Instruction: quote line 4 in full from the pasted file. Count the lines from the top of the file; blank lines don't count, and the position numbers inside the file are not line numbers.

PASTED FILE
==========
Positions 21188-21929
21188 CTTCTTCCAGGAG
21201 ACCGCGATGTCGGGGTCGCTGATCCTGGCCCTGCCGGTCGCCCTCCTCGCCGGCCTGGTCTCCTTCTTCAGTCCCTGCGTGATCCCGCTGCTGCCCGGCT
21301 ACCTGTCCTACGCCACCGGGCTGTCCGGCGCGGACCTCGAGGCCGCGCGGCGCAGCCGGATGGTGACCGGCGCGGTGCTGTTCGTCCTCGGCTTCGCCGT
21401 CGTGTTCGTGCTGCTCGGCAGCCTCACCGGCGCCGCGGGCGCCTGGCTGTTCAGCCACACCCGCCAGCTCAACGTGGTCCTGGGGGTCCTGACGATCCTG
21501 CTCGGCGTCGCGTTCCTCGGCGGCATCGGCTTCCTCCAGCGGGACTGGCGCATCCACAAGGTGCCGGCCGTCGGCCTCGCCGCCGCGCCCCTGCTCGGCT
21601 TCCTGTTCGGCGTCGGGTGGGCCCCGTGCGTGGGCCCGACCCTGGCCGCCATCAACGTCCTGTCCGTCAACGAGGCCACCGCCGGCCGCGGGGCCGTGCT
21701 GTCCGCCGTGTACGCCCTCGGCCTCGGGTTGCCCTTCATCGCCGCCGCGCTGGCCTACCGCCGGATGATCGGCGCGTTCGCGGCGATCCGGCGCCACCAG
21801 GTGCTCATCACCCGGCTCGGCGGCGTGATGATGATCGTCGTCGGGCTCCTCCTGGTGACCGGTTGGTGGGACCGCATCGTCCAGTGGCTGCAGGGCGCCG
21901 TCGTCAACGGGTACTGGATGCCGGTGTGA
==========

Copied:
21301 ACCTGTCCTACGCCACCGGGCTGTCCGGCGCGGACCTCGAGGCCGCGCGGCGCAGCCGGATGGTGACCGGCGCGGTGCTGTTCGTCCTCGGCTTCGCCGT